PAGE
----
Taking a look at both the viewer and impressions count gives you an understanding of how engaged your audience is. If your Pins are receiving high viewers but low impressions, it could mean that your followers are seeing your Pins but your SEO could use improvement. Remember, impressions are counted when your Pins show up in search results.
Another feature of Pinterest’s native analytics that’s helpful is the Boards with top Pin impressions. This table gives you information on which Boards are performing well, which will help you understand what to focus more on. If you’re constantly posting on one Board but finding that the Pins are not resonating, then it might be time to cut your losses on the Board or figure out a different strategy.
Remember when we recommended that you claim your website? Adding this gives you a lot of access to what users are finding useful from your site. If you have any sort of content on your website with a decent amount of visitors, chances are that someone has Pinned from your site.
In the Website section of your native analytics, you’ll find some helpful charts that rank Pins originating from your website by impressions, saves and clicks. What are people finding to be the most Pinnable and what’s ranking highest in search?
These categories of Pins in the All-time category are ones that you want to duplicate the success of. If you find that the Power Pins, or Pins that have a high mix of saves, clicks and more, are mostly vertical infographics, then you can focus more of your attention on that type of content. With Best in Search, you’ll be able to see what SEO strategy works for your Pins. These are the Pins that show up highest in search results for Pinners.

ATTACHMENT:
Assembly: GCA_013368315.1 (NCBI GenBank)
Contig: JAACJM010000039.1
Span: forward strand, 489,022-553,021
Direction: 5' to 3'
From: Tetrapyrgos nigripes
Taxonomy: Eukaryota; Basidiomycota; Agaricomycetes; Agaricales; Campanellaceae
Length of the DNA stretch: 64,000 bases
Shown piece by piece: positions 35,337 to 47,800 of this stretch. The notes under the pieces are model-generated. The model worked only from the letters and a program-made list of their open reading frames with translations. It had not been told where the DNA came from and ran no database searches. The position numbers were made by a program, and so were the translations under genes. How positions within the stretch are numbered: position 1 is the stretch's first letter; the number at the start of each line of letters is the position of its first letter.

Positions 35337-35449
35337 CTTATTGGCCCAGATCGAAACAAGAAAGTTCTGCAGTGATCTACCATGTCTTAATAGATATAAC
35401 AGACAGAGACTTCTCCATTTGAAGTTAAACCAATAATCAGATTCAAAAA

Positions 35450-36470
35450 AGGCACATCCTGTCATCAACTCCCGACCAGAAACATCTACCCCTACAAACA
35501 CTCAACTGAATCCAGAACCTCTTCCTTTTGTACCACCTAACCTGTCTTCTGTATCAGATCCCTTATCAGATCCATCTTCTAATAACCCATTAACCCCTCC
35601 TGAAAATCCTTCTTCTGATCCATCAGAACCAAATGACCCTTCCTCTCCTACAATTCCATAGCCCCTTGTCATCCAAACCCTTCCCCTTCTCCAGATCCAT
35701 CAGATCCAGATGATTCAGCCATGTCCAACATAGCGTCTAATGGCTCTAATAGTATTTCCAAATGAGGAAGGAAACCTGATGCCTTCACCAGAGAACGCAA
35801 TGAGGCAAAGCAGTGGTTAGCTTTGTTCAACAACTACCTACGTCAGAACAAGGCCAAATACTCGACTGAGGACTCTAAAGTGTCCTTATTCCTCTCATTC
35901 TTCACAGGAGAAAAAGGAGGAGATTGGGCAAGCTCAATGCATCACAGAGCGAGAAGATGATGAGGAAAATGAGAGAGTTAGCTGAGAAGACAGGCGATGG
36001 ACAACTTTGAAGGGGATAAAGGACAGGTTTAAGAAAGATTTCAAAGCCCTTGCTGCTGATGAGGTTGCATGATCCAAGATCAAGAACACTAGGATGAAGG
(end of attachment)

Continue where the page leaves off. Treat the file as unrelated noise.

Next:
The core to understanding what resonates with your audience is knowing already who you’re marketing to. It’s not enough to know who the average user on Pinterest is, though it’s helpful if you’re just starting out on the platform.
The new Audience Insights page on Pinterest gives you a glimpse into what makes up not only your own audience but all of Pinterest’s audience. There’s also a helpful comparison tool to assist you in benchmarking your audience. The categories and interests are further broken down into keywords. For example, the food and drink category also shows how many are interested in snack mix recipes and sweets.
Additional audience demographic information includes age, gender, location (by metro and country) and device. Use this information to your advantage by Pinning more in the categories that your audience is interested in. The subinterest breakdowns also help you find keywords to use in your Pins and in your advertising strategy.
Every audience category comes with an Affinity score, which indicates how interested your audience is in the topic compared to the rest of Pinterest. A high affinity score means that your Pins in that topic are resonating with that audience. Paired with the Percent of Audience metric, high numbers in each indicate a hyper relevance of that topic.
Understanding how Pinterest analytics work will only better inform your Pinning strategy. In opposition to other social media networks, Pinterest is a longer strategy for brands. Pinners will often Pin in advance for a project and Pins tend to stay visible longer in the network, especially coming up through search results.
Looking at your Pinterest analytics will give you insight on what type of content is working well so you can Pin more of it. The website analytics also give you information on what parts of your site’s content viewers are finding most useful. Using a service like Sprout Social for scheduling and reviewing analytics gives you more time to find and plan interesting content. The native analytics that Pinterest offers help you understand your audience demographic and plan for your future ad campaigns.